About Leonardo Riella, MD, PhD

Dr. Leonardo V. Riella is the Harold and Ellen Danser Endowed Chair in Transplantation and Associate Professor of Medicine at Massachusetts General Hospital, Harvard Medical School. He is the Medical Director of Kidney Transplantation and Senior Investigator at the Center of Transplantation Sciences. He completed his Internal Medicine Residency at BWH and his Nephrology and Transplantation Fellowship at the combined BWH and Massachusetts General Hospital Program.

His research has the goal of prolonging the life of transplanted organs by better detecting transplant rejection and applying novel treatments to re-educate the immune cells to tolerate the transplanted organ. Dr. Riella sees kidney patients both pre- and post-transplantation. He has special expertise in challenging cases such as antibody-mediated rejection and recurrence of glomerular disease. 

Departments, Centers, & Programs:

Clinical Interests:




Renal Associates
55 Fruit Street
Boston, MA 02114-2696
Phone: 617-726-5050

Medical Education

  • MD, Federal University of Parana
  • PhD, Federal University of Sao Paulo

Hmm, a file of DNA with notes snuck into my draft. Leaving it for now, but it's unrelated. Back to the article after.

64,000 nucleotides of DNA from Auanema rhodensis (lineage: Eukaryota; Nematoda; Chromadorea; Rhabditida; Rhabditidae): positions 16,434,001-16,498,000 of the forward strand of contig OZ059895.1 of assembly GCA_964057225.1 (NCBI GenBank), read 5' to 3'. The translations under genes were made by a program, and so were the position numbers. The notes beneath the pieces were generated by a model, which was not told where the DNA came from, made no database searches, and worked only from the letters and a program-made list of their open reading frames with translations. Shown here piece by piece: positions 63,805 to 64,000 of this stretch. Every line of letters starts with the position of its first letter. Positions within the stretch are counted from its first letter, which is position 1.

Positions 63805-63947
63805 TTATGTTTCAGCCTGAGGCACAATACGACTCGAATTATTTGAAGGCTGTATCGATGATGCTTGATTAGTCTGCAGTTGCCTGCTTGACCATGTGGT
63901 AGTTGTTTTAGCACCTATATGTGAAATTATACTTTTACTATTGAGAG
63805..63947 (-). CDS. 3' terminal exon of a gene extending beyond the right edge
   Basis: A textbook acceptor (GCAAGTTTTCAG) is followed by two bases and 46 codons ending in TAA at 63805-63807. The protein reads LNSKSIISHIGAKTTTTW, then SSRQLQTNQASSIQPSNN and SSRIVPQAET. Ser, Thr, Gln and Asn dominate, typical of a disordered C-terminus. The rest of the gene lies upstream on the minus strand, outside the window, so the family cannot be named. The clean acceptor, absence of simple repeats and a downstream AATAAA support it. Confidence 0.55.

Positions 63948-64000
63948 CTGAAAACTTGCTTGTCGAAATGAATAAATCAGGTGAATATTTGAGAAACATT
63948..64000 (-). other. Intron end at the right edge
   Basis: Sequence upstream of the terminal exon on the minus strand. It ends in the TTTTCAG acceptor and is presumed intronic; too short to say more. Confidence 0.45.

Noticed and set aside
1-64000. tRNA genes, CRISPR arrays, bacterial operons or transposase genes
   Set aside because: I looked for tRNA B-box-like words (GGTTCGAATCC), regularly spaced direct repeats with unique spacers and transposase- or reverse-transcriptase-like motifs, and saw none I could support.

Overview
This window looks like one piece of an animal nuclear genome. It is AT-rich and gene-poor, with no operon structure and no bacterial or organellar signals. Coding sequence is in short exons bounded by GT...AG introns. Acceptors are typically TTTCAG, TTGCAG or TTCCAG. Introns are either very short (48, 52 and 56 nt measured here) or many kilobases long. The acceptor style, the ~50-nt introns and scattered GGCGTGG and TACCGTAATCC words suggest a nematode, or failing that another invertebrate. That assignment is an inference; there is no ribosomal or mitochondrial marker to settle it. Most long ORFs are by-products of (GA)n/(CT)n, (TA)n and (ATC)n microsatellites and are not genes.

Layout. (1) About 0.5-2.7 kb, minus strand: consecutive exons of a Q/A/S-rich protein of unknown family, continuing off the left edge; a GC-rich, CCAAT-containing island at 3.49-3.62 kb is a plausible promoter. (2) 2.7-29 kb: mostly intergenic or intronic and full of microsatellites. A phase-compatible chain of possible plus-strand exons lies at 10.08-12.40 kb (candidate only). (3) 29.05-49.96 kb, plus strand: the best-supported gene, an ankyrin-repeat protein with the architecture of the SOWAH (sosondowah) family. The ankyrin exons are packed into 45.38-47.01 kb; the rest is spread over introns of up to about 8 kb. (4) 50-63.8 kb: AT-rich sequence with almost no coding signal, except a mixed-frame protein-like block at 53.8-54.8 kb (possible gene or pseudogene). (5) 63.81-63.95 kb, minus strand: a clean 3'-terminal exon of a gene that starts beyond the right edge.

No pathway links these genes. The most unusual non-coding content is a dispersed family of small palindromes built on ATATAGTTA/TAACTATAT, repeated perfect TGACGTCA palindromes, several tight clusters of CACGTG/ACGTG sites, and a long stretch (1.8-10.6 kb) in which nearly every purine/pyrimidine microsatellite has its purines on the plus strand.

• MD, Universidade Federal Do Parana
  • Residency, Brigham and Women's Hospital
  • Fellowship, Brigham and Women's Hospital
  • Fellowship, Brigham and Women's/Massachusetts General Joint Nephrology Fellowship

American Board Certifications

  • Nephrology, American Board of Internal Medicine
  • Internal Medicine, American Board of Internal Medicine

Accepted Insurance Plans

Note: This provider may accept more insurance plans than shown; please call the practice to find out if your plan is accepted.


View my most recent research

Our bodies are constantly under attack by bacteria, viruses, fungi and parasites. In addition, sometimes our own cells proliferate out of control—as seen with cancer—or attack our own body—as seen with autoimmune diseases.

The immune system is our body’s army and protects us against all of the above enemies at all times. The immune system must be tightly regulated, since fighting an infection with too much ammunition may cause significant collateral damage. In 1995, one of the most critical immunological advances in the past 50 years occurred: the discovery of regulatory immune cells that inhibit the immune response, preventing it from getting out of control. We now know that there are many regulatory immune cells in our bodies that keeps the immune system under a tight control.

The Riella Laboratory is focused on understanding these mechanisms of immune regulation in order to develop smarter and more efficient ways to control the immune system and prevent organ rejection after transplantation.